The experience of Burkina Faso makes clear that focus on yield is not the defining factor of a crop's success. The yield in Burkina Faso was high - in the most recent growing season, it produced over 700,000 MT of cotton, while neighbouring Mali produced only 500,000 MT.
Yet within a few months Mali's entire product had been sold on the international market, while most of Burkina Faso's languished awaiting export. One high-ranking official lamented, "What is the point in being the top producer if you can't even sell your cotton?"
Unexpected effects of the GM transformation
The story of the decline of Burkina Faso's cotton points to a problem with the GM process in general - that of 'pleiotropic' effects, which means that the inserted GM gene influences other seemingly unrelated genes.
In theory, as the new briefing notes, inserting the Bt gene into the Burkinabè germplasm should have left the resulting GM crop identical to its parent in every way except for the inserted trait conferring insect resistance.
But in reality, the process of inserting the Bt trait into the local variety appears to have interfered with some of its most important characteristics. Monsanto scientists "Are at a loss to explain the precise mechanism that has created these problems."
Monsanto is still trying to reach a solution to the problem, including backcrossing its Bt varieties into a new local cultivar. Meanwhile Burkina Faso's cotton companies have lost patience and have taken matters into their own hands. Dowd-Uribe and Schnurr explain in their briefing:
"Frustrated with Monsanto's inability to identify and correct these declines in quality, the companies set a timeline for abandoning Bt cotton and returning to conventional Burkinabè cultivars."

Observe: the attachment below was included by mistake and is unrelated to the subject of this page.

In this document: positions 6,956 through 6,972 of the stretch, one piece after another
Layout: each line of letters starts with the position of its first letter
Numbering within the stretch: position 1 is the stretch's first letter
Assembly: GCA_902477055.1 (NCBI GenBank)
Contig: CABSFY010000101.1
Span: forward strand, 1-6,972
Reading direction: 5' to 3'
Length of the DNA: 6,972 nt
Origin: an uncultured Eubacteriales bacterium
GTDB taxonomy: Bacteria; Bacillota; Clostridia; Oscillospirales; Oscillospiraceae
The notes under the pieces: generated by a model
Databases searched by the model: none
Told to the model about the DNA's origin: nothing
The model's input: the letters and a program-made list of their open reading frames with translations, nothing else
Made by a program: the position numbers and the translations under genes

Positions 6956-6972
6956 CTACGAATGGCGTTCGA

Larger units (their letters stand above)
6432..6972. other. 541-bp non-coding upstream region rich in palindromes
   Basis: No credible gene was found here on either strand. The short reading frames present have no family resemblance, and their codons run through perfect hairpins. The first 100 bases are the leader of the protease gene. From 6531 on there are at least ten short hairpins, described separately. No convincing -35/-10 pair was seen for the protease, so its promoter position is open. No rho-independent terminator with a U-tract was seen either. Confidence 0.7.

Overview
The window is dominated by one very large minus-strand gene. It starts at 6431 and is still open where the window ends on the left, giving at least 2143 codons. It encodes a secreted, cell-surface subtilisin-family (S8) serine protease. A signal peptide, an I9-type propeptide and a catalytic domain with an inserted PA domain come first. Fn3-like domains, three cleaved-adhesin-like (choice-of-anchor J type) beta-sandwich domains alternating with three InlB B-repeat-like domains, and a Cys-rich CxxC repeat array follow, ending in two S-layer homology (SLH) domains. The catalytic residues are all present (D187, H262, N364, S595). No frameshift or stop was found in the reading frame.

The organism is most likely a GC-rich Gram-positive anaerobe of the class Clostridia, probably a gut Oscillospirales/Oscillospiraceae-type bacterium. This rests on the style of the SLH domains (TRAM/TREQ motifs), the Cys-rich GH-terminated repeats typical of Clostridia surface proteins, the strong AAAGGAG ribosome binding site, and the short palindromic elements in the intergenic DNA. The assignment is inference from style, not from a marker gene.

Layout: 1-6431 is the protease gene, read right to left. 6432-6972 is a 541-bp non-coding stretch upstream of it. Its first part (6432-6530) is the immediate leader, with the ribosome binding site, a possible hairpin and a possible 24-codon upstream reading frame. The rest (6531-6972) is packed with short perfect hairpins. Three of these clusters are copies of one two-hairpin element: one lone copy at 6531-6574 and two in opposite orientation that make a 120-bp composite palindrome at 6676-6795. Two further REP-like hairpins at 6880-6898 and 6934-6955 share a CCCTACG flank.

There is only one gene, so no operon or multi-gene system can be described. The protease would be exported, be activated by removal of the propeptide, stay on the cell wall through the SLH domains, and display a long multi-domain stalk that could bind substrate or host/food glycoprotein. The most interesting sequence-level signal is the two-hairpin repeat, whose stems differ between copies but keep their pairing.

The companies plan on reducing the amount of Bt cottonseed on the market from 53% in 2015/16 to 30% in the 2016/17 growing season, with the goal of a complete return to non-GM cotton in time for the 2017/18 season. They are also demanding $280 million from Monsanto in compensation for losses incurred due to declines in quality since 2010.
Will Africa turn its back on GM?
Dowd-Uribe and Schnurr conclude that Burkina Faso's phase-out could stall or even end negotiations to adopt GM cotton in other African countries with similar concerns over cotton quality.
They go further, adding that the reversal on GM cotton could undermine public trust in GM crops in general across the continent, at a time when many African countries are grappling with the choice of whether to adopt the technology.
The paper: 'Briefing: Burkina Faso's reversal on genetically modified cotton and the implications for Africa' is by Brian Dowd-Uribe & Matthew Schnurr and published in African Affairs 1-12, 2016.
Claire Robinson is an editor at GMWatch.
Also on The Ecologist: 'Burkina Faso's decision to drop GM cotton and the law of unintended consequences' by Brian Dowd-Uribe & Matthew Schnurr.
This article was originally published by GMWatch.